6. Kitting out your kids
You may be fanatical ski fans, but you have no idea if your son or daughter is going to take to skiing in the same way. So you might want to consider borrowing a jacket and ski pants from friends for the first trip. What is absolutely essential though is getting your little ones kitted out with good quality base layers or thermals, ski socks, gloves and a helmet. It is worth spending a bit of money on these items because you want your child to be warm and their head to be well protected when they're skiing. Plus being up a mountain with a child with cold or wet hands is no fun for anyone. Initially rent skis and boots – the quality in resort is really good these days – but if your children get really hooked it is worth the investment in a decent pair of ski boots
7. Which resort?
Initially avoid the mega, linked resorts as you'll never ski everything they have to offer with young children and you will end up paying for lift passes you will never need. France offers reasonable prices, especially at some of the smaller resorts, Austria is also good value for families, but you'll find Switzerland pricier. Find somewhere compact, with a resort centre that you can stroll around easily and one that has accommodation close to the slopes and lifts.
A good starting point would be one of these:
- Les Gets, France - compact resort centre, pretty tree-lined pistes, dedicated Indian Village children's zone, easy to drive to and close to Geneva airport.
- Flaine, France - not the prettiest but excellent range of accommodation close to the slopes, excellent snow coverage, also close to Geneva, good wide beginner slopes.
- Obergurgl, Austria – traditional-Tyrolean ski resort, easy slopes ideal for children, high altitude so snowsure through to late Easter holidays.
- Hemsedal, Norway – Children under the age of 6 ski for free when wearing a helmet, ideal for beginners and intermediates, not a daunting, vast ski area, everyone speaks English, ignore the myth that Norway is expensive (only the alcohol is).
8. Ski lessons
However good a skier you are (or you think you are) don't try and teach your children to ski. Trust the professionals and get them booked into ski school. The next question you'll ask yourself is local instructors or an English ski school? Once again you will know your child best, however bear this in mind - a family skiing holiday should be a cultural experience as much as it is a physical activity.
I am a big supporter of local ski schools for this reason. I have two boys and when they were eight and 10 years old they both completed their gold badges with the French ski school ESF. They had gone into morning ski school with ESF since the age of five and they and their skiing flourished. Being exposed to a teacher with a funny accent, as they put it, was a very positive learning experience. You will find that most of the instructors allocated to teach children speak good English now and if you are skiing during the British school holidays then you will also probably find a large percentage of the groups will be English children. That said, there are some exceptional English ski schools but I think it's a missed opportunity if you don't at least try the local instructors first.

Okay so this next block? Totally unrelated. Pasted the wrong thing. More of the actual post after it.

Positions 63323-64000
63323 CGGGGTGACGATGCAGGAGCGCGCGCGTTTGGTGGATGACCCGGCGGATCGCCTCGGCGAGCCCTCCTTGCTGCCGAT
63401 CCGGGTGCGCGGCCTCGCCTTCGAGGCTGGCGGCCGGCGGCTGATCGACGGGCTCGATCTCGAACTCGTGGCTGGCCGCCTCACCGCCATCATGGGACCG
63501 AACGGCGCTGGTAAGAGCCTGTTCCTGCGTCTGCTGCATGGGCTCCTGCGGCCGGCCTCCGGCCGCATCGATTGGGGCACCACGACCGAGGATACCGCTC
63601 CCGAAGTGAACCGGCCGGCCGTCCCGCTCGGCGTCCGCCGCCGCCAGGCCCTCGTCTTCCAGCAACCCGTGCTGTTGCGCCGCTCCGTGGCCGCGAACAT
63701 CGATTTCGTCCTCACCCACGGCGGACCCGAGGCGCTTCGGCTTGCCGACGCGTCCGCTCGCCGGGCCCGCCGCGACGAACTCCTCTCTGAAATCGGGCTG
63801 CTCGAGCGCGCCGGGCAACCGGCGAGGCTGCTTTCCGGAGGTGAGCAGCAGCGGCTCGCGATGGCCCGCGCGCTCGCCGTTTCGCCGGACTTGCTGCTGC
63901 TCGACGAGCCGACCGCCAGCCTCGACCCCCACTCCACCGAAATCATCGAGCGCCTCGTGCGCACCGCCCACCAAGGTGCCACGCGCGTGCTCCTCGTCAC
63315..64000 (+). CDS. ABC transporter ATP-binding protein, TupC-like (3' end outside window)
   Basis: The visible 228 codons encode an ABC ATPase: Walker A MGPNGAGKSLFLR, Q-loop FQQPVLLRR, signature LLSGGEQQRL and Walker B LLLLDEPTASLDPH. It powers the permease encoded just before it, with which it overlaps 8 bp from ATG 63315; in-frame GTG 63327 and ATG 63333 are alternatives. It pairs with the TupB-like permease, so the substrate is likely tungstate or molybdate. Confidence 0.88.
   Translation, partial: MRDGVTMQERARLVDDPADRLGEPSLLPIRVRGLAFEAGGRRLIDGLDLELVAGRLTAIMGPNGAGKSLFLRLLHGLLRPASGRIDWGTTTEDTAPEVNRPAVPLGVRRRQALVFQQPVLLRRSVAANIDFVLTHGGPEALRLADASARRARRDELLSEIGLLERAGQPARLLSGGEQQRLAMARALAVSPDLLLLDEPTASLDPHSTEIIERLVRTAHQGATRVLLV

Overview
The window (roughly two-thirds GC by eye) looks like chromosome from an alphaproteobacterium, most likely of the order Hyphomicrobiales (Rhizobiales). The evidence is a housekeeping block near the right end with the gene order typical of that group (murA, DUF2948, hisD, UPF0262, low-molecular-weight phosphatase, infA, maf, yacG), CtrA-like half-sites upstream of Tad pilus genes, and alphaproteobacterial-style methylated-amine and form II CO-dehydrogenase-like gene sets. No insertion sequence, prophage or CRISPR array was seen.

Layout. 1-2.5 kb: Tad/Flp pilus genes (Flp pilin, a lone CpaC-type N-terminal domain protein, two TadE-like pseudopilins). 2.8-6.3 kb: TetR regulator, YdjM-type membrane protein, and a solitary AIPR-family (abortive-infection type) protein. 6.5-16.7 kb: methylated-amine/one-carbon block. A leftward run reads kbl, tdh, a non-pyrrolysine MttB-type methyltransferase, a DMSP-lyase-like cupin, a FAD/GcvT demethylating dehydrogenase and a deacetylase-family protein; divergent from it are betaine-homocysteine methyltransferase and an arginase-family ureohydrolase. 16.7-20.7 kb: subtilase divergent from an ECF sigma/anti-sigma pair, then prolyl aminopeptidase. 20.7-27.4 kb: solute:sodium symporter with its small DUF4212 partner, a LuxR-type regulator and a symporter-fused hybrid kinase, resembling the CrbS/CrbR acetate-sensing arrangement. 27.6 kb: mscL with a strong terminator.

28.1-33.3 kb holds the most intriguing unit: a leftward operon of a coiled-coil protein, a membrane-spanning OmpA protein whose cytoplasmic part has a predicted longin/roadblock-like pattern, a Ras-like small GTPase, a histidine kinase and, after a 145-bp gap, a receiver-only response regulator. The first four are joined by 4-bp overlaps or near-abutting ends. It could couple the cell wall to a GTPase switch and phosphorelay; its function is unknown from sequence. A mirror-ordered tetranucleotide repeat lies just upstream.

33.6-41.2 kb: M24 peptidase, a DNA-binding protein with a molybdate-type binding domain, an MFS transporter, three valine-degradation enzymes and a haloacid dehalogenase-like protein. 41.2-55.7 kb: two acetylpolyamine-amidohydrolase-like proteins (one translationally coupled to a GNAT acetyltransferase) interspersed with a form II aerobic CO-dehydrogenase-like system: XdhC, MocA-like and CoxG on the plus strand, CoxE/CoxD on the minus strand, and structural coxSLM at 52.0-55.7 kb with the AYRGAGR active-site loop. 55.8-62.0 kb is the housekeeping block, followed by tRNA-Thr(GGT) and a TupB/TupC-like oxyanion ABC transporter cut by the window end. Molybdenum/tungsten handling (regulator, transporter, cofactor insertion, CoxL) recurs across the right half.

The other benefit of ski school is that while your children are having fun with other children, you can indulge in a few hours adult skiing. Then when you are back together, encourage your children to show what they've been doing in their class - most children love showing off their new skills to mum and dad.
9. Be organised
The most important tip to remember with a family skiing holiday is be organised. Looking after the little details can make a massive difference to a successful family skiing holiday. So ensure you have a family winter sports insurance policy in place, take your European Health Insurance Card (EHIC) with you (just in case you need state healthcare), pack a first aid kit (plasters are a must in case hire boots rub), devise a reward system so your children can earn Euros pocket money during the holiday (maybe they have to organise their helmet, gloves and goggles each night before bed), have a stash of mini chocolates so you can put a packet in the pocket of your children's ski jacket each morning as an emergency energy boost on the slopes, and take sun cream and lip salve with you.
10. Keep skiing afterwards!
So you've successfully negotiated your way through a week's family skiing holiday and everyone has come home with smiles on their faces and some great family memories. Now is the time to continue your children's skiing education. Track down your nearest dry ski slope – ours is at Bowles Outdoor Centre in East Sussex – and see what courses they run. Or find out if they have a ski racing club – this give children the discipline of training each week and the chance to compete in a summer series of slalom races. Skiing on a dry slope is much harder than on snow and improves technique really quickly, so if your children (and you perhaps) go on a regular basis their skiing level will jump significantly the next time you get on snow.